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Re: sh(1) vs. ksh(1)

On Fri, 24 Oct 2008, Patrick Welche wrote:
> > I am not sure that the meaning of <backslash><doublequote> inside
> > backquotes inside double quotes is well defined.  The NetBSD ksh(1) man
> > page says that it behaves differently depending on whether or not pOSIX
> > mode is in effect.  See these extracts from the ksh(1) man page: 
> cf bin/26493

NetBSD ksh behaves just like pdksh here (varying its interpretation of

        echo "`echo \"hi\"`"

according to whether "set -o posix" or "set +o posix" is in effect.

ksh93 doesn't even have a "set -o posix" mode, and behaves in the
sensible way.

Comments in src/usr.bin/ksh/lex.c quote parts of
some version of the POSIX specification.  The
wording quoted is very similar to that in SUSv3
but the authors of pdksh apparently interpreted the wording differently
from everybody else.  To me, it seems clear that the words "having
escape characters removed" mean, in that context, that the backslash
before the double quote in "...`...\"...`..." is removed as part of
the handling of the outer double quotes, so that the backslash is not
present when the inner backquotes are handled.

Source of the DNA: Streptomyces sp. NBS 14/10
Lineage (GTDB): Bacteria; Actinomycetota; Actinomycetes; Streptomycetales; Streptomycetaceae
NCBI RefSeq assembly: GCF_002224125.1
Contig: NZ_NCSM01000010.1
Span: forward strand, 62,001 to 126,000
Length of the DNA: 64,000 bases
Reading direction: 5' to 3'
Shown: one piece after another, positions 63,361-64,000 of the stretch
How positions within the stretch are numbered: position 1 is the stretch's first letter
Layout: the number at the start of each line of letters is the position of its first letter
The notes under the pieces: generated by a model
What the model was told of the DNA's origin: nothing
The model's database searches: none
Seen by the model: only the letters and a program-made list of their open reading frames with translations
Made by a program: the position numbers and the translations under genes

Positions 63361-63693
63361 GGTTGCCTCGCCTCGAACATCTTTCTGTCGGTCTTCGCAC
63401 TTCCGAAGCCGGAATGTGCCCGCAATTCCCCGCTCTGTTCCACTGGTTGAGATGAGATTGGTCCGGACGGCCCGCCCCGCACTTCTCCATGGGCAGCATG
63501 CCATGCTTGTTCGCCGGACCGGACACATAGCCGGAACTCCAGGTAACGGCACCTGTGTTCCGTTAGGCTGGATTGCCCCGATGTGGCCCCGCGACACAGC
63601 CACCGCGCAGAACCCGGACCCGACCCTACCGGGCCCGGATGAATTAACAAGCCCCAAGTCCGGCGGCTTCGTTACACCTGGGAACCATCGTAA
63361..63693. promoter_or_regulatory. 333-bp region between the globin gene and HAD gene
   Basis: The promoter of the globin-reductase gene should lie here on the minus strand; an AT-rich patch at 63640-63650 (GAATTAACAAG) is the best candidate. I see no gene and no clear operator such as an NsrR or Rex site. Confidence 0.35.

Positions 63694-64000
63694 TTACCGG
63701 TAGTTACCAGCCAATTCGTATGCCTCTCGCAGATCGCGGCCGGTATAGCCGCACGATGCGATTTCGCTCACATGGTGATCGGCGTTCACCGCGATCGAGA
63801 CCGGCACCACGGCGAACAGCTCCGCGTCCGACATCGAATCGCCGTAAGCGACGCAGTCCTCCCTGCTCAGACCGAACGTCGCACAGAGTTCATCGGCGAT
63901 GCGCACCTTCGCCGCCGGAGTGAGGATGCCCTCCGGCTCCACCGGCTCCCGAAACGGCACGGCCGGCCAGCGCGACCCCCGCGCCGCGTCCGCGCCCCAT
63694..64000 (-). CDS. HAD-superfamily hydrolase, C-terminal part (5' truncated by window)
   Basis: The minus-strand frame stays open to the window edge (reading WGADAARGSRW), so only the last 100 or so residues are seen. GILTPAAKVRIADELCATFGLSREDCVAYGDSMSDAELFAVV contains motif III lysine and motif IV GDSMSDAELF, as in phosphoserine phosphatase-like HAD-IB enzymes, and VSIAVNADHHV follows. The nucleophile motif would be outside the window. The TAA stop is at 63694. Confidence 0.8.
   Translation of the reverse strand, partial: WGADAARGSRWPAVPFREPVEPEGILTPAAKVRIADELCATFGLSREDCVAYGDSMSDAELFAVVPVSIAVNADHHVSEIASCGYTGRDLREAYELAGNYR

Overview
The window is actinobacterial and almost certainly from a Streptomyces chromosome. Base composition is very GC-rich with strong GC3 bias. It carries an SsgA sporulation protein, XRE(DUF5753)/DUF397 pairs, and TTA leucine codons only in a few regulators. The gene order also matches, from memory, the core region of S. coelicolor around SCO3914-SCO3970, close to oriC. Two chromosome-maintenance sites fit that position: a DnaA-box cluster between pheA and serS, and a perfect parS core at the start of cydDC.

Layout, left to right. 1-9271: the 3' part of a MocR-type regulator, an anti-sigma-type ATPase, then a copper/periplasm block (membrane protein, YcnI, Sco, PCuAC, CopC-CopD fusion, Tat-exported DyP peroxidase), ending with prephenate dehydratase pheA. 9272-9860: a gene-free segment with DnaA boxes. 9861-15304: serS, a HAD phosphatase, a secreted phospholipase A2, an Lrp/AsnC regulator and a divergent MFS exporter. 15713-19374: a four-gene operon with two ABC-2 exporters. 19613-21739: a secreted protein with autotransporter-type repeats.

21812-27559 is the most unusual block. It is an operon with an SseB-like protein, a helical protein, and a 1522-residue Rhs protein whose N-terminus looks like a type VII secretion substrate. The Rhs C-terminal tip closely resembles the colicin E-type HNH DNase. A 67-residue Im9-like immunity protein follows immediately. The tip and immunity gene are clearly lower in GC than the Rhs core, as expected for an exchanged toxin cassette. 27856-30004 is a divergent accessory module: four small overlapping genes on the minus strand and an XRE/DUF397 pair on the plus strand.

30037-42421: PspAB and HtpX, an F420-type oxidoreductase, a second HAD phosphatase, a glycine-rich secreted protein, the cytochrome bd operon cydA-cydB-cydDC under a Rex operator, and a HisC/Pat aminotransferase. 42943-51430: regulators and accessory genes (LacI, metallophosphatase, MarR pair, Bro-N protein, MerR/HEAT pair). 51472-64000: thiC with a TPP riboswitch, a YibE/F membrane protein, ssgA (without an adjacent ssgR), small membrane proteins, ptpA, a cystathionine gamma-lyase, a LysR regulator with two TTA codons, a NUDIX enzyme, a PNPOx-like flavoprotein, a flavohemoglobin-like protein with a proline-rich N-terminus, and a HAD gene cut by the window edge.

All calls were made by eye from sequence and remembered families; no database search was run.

Are there any objections to the following patch, which makes NetBSD
ksh handle "...`...\"...`..." in the same way regardless of posix mode
or non-posix mode?  To make the patch readable, I have not changed the
indentation of the inside of the if...{...} block.  If the patch is
acceptable then I would change the indentation before committing.)

--apb (Alan Barrett)

Index: bin/ksh/ksh.Man
--- bin/ksh/ksh.Man     30 Jul 2007 18:01:42 -0000      1.20
+++ bin/ksh/ksh.Man     25 Oct 2008 19:50:40 -0000
@@ -479,8 +479,12 @@
 followed by a newline, both the \fB\e\fP and the newline are stripped;
 otherwise, both the \fB\e\fP and the character following are unchanged.
-Note: see POSIX Mode below for a special rule regarding sequences
-of the form \fB"\fP...\fB`\fP...\fB\e"\fP...\fB`\fP..\fB"\fP.
+Note: An earlier version of ksh(1) changed the interpretation of sequences
+of the form \fB"\fP...\fB`\fP...\fB\e"\fP...\fB`\fP..\fB"\fP
+according to whether or not POSIX mode was in effect.
+In the current implementation, the backslash in \fB\e"\fP
+is seen and removed by the outer \fB"\fP...\fB"\fP,
+so the backslash is not seen by the inner \fB`\fP...\fB`\fP.
 .\"{{{  Aliases
 .SS "Aliases"
@@ -1531,15 +1535,16 @@
 reading of \fB$ENV\fP: if not in posix mode, the \fBENV\fP parameter
 is not expanded and included when the shell starts.
-.IP \ \ \(bu
-\fB\e"\fP inside double quoted \fB`\fP..\fB`\fP command substitutions:
-in posix mode, the \fB\e"\fP is interpreted when the command is interpreted;
-in non-posix mode, the backslash is stripped before the command substitution
-is interpreted.
-For example, \fBecho "`echo \e"hi\e"`"\fP produces `"hi"' in
-posix mode, `hi' in non-posix mode.
-To avoid problems, use the \fB$(...\fP)
-form of command substitution.
+.\" The following behaviour is not useful and has been removed in NetBSD